MongoDB for Developers with Python Transcripts
Chapter: Mapping classes to MongoDB with the ODM MongoEngine
Lecture: Concept: Registering connections
0:00 One of the very first things if not the first thing
0:03 that we need to do is register our connections.
0:05 So it's really straightforward, we just import MongoEngine
0:08 and then we call register connection,
0:11 and you want to give this connection an alias or set it as the default,
0:14 and then we're going to set the name equal to the name of the database.
0:18 Here we're calling this one core, I like to be very explicit and say
0:22 everywhere that you are working with a connection or a database really
0:26 you name that explicitly in your code
0:29 as we'll see later when we get to the classes.
0:31 So we register connection, and we set the alias to core,
0:35 and the db we're going to say name = dealership.
0:38 Now, this worked well if you're just connecting on local host
0:41 no authentication, default port all that, right
0:44 we just let everything else fall through the cracks.
0:46 When we get to the production deployment,
0:49 well that's not really going to fly anymore, we're going to need ssl,
0:52 we're going to need to enable authentication
0:54 and pass credentials and all that kind of stuff,
0:56 so we can use a more complicated variation here,
1:00 where we do basically the same thing, but we create this dictionary
1:03 that has the additional elements, now it doesn't have to be a separate dictionary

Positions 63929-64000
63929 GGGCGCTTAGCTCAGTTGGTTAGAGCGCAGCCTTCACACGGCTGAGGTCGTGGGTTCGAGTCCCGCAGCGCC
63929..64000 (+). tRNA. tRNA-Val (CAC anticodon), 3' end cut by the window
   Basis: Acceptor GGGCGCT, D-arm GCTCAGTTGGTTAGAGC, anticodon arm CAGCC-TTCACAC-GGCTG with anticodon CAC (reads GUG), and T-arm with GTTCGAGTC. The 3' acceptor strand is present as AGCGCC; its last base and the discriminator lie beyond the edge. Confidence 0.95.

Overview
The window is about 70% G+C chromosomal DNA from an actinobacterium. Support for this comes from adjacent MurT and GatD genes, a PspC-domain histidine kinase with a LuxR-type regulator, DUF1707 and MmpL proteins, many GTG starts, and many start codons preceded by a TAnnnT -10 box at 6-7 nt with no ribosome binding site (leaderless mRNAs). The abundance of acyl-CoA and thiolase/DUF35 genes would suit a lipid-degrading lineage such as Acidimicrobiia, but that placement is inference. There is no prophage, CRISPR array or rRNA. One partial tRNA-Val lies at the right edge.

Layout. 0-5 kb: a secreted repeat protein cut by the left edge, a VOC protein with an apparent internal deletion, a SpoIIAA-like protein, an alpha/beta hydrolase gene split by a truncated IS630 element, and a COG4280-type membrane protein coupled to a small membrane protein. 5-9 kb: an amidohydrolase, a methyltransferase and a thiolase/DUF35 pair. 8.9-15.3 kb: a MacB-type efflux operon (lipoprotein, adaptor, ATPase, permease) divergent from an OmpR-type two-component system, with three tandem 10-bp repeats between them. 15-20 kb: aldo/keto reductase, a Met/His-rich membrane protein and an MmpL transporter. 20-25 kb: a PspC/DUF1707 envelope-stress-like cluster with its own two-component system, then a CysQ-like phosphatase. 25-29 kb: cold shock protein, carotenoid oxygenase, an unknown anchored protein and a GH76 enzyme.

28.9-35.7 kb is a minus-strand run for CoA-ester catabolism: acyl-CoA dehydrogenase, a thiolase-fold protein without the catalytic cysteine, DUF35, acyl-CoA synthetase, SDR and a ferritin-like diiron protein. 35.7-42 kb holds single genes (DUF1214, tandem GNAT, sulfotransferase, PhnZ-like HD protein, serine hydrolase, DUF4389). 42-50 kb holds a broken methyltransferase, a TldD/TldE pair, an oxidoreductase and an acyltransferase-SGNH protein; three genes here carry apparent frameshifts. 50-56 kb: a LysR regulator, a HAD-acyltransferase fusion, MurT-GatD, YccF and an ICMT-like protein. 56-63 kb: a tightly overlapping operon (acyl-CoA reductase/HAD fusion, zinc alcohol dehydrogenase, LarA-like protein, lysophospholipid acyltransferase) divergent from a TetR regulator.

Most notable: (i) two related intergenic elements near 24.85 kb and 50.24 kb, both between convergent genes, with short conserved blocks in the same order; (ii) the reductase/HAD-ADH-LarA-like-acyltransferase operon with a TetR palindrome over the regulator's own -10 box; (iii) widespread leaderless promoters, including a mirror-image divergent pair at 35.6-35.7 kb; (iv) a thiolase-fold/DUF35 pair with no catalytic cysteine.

1:07 you could just set them explicitly, but it turns out that sometimes
1:10 if you want to like put this into your log or things like this, it's kind of handy,
1:14 so we're going to basically set a username, password, host, port,
1:17 authentication source is almost always admin, not always,
1:21 it's either the database you're working with if it's a local user
1:24 or if it's a server wide user you're using to be on admin
1:27 authentication mechanism is scram-shah-1,
1:30 or you can change it that's the default and ssl is true,
1:33 and in this case, we might be using a self signed certificate
1:37 which is totally good for the encryption, but it's going to fail
1:40 and say we don't trust the certificate, if we trust the server
1:43 you can go with ssl cert requires none,
1:47 or if you want to make sure you have one, trust its certificate, omit the last line.
1:50 And then we just use **data basically to pass those
1:53 as keyword arguments to register connection
1:56 and notice, each step I'm saying get the user from config or environment
2:00 so this could be in a web app where these values are stored in the config file,
2:04 you don't want to put them in source specifically
2:07 you don't want them checked in anywhere ever,
2:09 you could say get them from, you can put them in environment variables
2:12 on your server and then grab them at runtime
2:14 out of the environment and set them here.